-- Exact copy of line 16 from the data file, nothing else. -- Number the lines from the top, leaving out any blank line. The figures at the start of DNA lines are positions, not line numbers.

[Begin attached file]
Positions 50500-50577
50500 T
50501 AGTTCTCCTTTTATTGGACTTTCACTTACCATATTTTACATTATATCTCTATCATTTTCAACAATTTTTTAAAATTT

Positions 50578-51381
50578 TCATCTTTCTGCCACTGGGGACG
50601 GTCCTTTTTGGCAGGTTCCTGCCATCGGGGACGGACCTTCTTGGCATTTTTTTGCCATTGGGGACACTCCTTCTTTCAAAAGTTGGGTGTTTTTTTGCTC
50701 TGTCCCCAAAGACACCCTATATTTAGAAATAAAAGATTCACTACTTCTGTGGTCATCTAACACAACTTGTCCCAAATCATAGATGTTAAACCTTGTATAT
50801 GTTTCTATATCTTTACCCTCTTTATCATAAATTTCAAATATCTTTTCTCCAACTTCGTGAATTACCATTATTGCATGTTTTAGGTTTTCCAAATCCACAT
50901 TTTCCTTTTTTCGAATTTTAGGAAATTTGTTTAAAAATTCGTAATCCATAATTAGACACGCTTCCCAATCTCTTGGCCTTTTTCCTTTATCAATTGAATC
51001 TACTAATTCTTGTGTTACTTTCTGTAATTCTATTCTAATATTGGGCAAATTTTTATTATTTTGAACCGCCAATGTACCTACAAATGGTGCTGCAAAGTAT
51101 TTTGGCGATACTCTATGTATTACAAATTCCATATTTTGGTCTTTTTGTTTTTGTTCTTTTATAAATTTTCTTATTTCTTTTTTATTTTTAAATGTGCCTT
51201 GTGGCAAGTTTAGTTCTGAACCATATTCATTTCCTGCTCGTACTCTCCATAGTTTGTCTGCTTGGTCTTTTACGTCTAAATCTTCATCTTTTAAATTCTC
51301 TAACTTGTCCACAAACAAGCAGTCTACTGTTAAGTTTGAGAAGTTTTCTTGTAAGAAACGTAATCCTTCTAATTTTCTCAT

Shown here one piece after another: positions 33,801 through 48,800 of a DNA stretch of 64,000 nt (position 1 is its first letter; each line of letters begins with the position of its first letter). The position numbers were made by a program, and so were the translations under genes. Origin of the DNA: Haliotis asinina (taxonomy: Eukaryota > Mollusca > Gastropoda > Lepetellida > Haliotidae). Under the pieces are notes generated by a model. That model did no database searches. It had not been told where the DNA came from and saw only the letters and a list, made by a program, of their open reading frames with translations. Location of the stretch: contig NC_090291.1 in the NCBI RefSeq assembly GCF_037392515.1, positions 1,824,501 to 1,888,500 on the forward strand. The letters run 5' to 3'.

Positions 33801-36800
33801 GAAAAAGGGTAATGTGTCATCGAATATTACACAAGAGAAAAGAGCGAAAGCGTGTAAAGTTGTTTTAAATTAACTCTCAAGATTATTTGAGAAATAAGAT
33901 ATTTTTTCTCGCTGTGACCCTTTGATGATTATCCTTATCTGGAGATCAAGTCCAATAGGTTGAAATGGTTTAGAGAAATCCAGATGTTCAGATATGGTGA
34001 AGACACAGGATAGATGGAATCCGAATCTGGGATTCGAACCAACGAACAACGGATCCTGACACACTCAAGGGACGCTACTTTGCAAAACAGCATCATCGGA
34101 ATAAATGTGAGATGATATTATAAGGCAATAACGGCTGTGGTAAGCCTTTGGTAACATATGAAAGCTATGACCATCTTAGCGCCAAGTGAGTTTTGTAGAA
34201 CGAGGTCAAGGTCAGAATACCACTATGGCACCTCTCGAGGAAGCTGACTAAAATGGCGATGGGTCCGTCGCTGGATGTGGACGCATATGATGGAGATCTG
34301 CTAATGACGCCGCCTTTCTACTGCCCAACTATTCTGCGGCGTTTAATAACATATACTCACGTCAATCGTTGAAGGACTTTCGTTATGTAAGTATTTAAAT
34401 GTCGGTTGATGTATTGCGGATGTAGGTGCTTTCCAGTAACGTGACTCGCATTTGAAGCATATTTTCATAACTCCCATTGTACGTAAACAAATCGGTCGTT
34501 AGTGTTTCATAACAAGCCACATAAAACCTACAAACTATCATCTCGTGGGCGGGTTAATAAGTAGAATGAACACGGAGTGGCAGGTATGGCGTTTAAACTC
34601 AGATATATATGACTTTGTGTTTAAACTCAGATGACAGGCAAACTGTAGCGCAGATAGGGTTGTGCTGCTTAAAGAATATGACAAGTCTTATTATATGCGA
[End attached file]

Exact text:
33801 GAAAAAGGGTAATGTGTCATCGAATATTACACAAGAGAAAAGAGCGAAAGCGTGTAAAGTTGTTTTAAATTAACTCTCAAGATTATTTGAGAAATAAGAT